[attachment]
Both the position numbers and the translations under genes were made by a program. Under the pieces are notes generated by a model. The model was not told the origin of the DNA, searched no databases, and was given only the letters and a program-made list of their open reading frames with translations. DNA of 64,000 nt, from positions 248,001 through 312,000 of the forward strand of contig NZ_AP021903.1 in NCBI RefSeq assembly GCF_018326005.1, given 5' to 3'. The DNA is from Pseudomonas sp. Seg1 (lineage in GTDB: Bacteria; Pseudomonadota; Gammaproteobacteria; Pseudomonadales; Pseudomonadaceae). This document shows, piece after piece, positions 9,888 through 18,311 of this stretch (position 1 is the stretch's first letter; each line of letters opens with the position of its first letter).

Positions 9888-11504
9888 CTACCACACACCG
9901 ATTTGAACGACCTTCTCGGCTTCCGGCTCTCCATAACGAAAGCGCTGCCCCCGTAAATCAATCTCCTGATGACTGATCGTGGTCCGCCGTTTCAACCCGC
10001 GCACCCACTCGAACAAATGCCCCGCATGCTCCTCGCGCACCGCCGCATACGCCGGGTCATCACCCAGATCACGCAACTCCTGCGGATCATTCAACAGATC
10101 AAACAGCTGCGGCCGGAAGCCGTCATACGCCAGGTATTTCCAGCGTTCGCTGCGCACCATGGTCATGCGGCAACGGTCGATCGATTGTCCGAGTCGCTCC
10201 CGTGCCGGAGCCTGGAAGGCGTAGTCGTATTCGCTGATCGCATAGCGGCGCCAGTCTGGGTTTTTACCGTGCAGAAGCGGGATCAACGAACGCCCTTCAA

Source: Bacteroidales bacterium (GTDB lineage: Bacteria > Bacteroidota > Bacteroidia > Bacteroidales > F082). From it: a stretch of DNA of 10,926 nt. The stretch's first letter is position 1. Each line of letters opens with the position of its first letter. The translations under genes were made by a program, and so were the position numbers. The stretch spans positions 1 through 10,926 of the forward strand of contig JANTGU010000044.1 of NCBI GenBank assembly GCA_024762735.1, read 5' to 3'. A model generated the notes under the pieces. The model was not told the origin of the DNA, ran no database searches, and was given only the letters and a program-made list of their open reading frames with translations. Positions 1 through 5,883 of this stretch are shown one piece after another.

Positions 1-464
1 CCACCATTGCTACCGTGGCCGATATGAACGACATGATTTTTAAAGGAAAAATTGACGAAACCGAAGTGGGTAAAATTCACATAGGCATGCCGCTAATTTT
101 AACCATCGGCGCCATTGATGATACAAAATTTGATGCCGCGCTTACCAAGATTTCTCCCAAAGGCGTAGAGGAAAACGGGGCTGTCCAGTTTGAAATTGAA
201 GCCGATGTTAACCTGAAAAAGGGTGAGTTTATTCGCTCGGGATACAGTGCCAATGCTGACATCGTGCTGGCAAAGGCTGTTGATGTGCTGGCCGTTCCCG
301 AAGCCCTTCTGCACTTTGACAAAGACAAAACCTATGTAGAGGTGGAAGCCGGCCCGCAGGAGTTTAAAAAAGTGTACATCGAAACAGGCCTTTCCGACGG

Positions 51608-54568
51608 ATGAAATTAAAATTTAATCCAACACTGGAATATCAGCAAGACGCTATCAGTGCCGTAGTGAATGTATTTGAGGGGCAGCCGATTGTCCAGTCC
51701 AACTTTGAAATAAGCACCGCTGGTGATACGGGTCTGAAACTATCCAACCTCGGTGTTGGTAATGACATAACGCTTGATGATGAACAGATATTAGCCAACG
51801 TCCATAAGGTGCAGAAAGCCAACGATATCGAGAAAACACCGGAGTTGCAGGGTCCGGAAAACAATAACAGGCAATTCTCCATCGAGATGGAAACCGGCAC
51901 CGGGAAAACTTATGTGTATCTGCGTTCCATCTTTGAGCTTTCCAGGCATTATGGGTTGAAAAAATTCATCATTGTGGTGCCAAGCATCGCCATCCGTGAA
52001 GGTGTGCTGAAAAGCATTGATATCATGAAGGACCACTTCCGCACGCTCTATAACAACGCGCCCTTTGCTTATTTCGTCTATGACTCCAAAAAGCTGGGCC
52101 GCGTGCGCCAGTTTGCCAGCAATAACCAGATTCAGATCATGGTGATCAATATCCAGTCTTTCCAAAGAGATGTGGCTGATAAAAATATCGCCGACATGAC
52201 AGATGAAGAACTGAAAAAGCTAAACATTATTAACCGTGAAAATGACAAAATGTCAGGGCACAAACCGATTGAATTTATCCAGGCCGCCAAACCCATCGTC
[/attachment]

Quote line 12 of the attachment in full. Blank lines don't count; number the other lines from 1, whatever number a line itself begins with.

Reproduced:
201 GCCGATGTTAACCTGAAAAAGGGTGAGTTTATTCGCTCGGGATACAGTGCCAATGCTGACATCGTGCTGGCAAAGGCTGTTGATGTGCTGGCCGTTCCCG